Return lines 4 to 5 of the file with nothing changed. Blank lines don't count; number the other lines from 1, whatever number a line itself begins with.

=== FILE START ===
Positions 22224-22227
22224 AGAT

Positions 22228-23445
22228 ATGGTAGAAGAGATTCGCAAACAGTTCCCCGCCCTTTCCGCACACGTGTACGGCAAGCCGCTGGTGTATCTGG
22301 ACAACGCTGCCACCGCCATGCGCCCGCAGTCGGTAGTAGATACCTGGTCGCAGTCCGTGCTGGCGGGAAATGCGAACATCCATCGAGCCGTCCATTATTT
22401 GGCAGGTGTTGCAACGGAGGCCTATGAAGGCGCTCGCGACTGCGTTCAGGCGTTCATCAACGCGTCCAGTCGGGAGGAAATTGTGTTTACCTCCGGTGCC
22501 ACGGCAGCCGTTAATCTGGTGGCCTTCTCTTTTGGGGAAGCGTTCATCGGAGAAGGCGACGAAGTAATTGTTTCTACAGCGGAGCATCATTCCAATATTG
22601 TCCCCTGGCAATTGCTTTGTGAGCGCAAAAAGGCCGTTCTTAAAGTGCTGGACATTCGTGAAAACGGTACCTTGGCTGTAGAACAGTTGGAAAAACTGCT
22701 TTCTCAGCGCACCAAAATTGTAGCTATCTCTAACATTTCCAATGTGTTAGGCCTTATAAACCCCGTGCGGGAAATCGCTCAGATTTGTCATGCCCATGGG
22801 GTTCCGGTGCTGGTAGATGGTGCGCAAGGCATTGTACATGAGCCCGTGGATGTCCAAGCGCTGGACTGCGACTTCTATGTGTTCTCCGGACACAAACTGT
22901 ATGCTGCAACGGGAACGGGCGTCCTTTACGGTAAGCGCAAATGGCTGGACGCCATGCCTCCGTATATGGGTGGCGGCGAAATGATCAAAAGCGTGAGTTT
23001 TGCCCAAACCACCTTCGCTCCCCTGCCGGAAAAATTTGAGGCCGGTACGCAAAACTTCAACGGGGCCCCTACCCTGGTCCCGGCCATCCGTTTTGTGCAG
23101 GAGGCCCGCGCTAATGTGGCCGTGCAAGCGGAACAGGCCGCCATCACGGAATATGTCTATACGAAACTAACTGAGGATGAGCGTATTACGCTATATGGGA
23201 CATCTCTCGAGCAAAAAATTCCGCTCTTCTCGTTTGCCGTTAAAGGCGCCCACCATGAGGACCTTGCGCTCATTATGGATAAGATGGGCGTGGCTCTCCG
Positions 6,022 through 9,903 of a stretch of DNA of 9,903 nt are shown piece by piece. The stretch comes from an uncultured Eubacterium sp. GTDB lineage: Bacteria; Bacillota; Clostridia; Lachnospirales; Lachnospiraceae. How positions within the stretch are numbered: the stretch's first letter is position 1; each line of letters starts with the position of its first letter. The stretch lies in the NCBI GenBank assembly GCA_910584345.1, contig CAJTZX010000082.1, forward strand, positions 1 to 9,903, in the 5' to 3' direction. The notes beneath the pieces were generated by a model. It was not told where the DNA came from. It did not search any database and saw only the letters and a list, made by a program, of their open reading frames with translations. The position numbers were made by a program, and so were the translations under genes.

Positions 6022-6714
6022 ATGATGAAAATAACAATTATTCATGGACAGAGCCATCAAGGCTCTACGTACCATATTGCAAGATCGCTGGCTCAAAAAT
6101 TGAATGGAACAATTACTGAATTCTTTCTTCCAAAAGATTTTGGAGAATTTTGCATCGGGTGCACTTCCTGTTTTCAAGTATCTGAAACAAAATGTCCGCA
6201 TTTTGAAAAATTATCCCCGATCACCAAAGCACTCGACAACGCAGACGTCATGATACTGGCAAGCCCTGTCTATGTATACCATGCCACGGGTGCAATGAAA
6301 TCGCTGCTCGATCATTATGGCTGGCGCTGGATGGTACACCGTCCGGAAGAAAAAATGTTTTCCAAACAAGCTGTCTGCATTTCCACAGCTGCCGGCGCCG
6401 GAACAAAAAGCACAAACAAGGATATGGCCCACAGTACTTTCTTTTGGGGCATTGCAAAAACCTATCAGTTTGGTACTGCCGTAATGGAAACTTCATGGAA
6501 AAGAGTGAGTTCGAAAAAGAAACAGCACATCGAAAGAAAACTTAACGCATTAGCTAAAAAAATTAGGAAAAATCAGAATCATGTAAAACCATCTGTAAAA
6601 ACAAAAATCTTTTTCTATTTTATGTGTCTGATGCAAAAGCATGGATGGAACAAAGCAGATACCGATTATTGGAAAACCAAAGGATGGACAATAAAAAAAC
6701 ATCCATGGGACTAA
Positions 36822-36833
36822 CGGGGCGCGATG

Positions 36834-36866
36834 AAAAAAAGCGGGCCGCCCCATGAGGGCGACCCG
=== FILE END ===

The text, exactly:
22228 ATGGTAGAAGAGATTCGCAAACAGTTCCCCGCCCTTTCCGCACACGTGTACGGCAAGCCGCTGGTGTATCTGG
22301 ACAACGCTGCCACCGCCATGCGCCCGCAGTCGGTAGTAGATACCTGGTCGCAGTCCGTGCTGGCGGGAAATGCGAACATCCATCGAGCCGTCCATTATTT